Review: The Equalizer
Denzel Washington’s compartmentalizing character in Antoine Fuqua’s new action thriller might as well refer to himself as ‘The Equalizer’ when people ask; he sure does a lot of other ridiculous, cheesy things.
A similar sense of absurdity is employed by this hyper violent, moralizing story that hits the audience over the head with symbolism while literally bashing in the head of myriad mobsters.
A Twain quote gives way to a genial man reading The Old Man and the Sea in what should be the last piece of literary allusions – it’s not, but we get it, we really do. This man who calls himself Bob is proper and a bit obsessive compulsive, enjoys his employment at a Home Depot-type store, helps his coworkers, and even tries to protect the innocence of an underage prostitute.
It’s this encounter with Alina (Chloe Grace Moretz) that allows Robert McCall to return to doing something he had done so well in the past: kill people. Taking down a room full of tattooed and armed Russians sets in motion a series of events, most wildly gratuitous and some absurdly funny, that finds McCall returning to his roots as whatever secret agent mercenary things he was.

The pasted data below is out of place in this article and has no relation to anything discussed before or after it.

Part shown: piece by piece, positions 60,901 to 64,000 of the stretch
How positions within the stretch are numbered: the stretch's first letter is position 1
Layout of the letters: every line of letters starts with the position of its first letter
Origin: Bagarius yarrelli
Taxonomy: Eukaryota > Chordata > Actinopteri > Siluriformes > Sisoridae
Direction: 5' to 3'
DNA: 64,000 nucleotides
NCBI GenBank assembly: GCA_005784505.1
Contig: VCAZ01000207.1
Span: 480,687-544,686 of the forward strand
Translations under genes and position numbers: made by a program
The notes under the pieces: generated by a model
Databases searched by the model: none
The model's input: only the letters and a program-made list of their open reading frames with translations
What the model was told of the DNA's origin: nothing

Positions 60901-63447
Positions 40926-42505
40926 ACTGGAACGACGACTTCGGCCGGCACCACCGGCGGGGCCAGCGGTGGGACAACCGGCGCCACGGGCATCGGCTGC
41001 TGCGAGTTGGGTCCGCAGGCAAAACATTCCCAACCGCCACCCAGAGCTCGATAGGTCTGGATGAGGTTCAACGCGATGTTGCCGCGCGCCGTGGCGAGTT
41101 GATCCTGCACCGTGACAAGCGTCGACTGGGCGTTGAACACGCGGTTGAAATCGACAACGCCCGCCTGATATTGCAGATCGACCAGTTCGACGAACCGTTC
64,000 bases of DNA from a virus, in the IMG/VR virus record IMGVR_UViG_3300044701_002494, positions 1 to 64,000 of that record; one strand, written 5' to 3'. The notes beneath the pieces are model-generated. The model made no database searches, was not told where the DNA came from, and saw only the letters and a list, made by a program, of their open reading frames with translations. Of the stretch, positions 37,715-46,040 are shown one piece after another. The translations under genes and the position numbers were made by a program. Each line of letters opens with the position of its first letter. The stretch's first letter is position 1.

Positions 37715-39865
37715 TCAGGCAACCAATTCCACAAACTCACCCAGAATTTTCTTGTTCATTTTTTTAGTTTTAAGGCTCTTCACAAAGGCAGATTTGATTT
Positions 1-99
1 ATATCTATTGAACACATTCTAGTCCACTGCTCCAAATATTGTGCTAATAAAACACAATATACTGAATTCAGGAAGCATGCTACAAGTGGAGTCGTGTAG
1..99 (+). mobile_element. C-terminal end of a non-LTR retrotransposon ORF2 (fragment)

What we know of him now is that he is super charming with a questionable sense of morals. Despite professing he gives the people he is about to kill a chance to atone, it’s not really the case. And that’s nothing to say of his penchant for gruesome, almost torturous murders; he also watches intently the last bit of life escape these wayward souls.
When The Equalizer forgoes its frivolous tangents and weak attempts to be a serious, compelling drama, it can be especially entertaining – Melissa Leo and Bill Pullman are wasted in an unnecessary scene. While the excessive violence, especially against women, is unnerving, there is this occasional cartoonish quality that allows the audience to cheer on McCall when he say, walks away slowly from an explosion, fights slow motion in the rain, or suddenly emerges from the shadows ready to take down a horde of bad guys.
The inability to reconcile the desire to be grave and dark versus a canonization of McCall as some superhero killer makes The Equalizer a difficult watch, especially at its two-plus run time. Because virtually half the film crafts a story of a good, likeable man seeking justice through violence and revenge and another half with a Taken-esque thriller featuring an unrealistic hero on a mission, neither is fully realized.
Unfortunately too, The Equalizer continues to oscillate being the two incongruent tones. It’s fine, if not a bit silly, when before McCall’s first massacre that time stops, music swells, and blood readies to spew; let’s just not pretend that everything that follows has morals and is grounded in reality. The Equalizer is laughably entertaining and satisfyingly bad; it just doesn’t know it.